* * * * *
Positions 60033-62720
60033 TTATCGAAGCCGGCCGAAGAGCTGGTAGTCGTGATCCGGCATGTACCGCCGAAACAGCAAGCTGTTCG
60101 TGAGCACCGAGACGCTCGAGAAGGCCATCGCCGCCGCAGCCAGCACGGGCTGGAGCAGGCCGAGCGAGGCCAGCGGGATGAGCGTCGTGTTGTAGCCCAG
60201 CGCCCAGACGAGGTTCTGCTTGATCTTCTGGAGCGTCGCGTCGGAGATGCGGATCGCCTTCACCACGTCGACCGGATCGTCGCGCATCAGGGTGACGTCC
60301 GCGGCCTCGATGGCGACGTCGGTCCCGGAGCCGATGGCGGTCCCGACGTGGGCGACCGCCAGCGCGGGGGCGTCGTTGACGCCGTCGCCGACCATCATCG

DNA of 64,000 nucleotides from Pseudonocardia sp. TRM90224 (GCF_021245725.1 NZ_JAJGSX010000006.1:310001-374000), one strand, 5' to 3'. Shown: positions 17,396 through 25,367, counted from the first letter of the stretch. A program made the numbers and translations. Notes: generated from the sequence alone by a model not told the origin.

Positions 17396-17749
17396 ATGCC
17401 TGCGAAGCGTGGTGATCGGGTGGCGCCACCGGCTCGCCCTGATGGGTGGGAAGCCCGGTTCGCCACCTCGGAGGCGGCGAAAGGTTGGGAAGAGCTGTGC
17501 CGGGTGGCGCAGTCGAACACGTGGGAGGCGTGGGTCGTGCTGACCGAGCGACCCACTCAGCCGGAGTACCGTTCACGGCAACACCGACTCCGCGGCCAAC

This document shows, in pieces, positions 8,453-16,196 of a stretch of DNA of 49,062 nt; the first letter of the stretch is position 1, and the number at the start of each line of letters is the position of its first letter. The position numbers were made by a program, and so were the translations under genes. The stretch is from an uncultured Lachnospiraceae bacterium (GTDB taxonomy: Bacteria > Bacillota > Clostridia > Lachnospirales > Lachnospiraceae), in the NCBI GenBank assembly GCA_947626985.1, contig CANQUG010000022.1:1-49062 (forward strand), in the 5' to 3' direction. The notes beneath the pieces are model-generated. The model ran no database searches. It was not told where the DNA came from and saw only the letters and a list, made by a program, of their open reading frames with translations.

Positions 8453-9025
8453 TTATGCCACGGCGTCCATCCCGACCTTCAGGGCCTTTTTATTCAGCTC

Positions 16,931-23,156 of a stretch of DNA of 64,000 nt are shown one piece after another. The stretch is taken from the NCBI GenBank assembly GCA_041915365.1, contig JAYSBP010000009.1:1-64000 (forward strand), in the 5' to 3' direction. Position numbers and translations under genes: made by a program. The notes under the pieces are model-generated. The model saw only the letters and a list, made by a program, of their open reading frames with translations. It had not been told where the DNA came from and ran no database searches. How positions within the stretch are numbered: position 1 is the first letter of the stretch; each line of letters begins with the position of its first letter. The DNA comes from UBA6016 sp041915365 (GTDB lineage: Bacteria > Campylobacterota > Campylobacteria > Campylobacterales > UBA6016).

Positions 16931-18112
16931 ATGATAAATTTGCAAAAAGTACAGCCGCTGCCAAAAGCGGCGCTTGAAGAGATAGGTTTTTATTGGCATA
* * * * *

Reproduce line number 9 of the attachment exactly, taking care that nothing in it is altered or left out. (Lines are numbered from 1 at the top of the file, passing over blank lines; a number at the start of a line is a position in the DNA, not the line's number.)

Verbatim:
17401 TGCGAAGCGTGGTGATCGGGTGGCGCCACCGGCTCGCCCTGATGGGTGGGAAGCCCGGTTCGCCACCTCGGAGGCGGCGAAAGGTTGGGAAGAGCTGTGC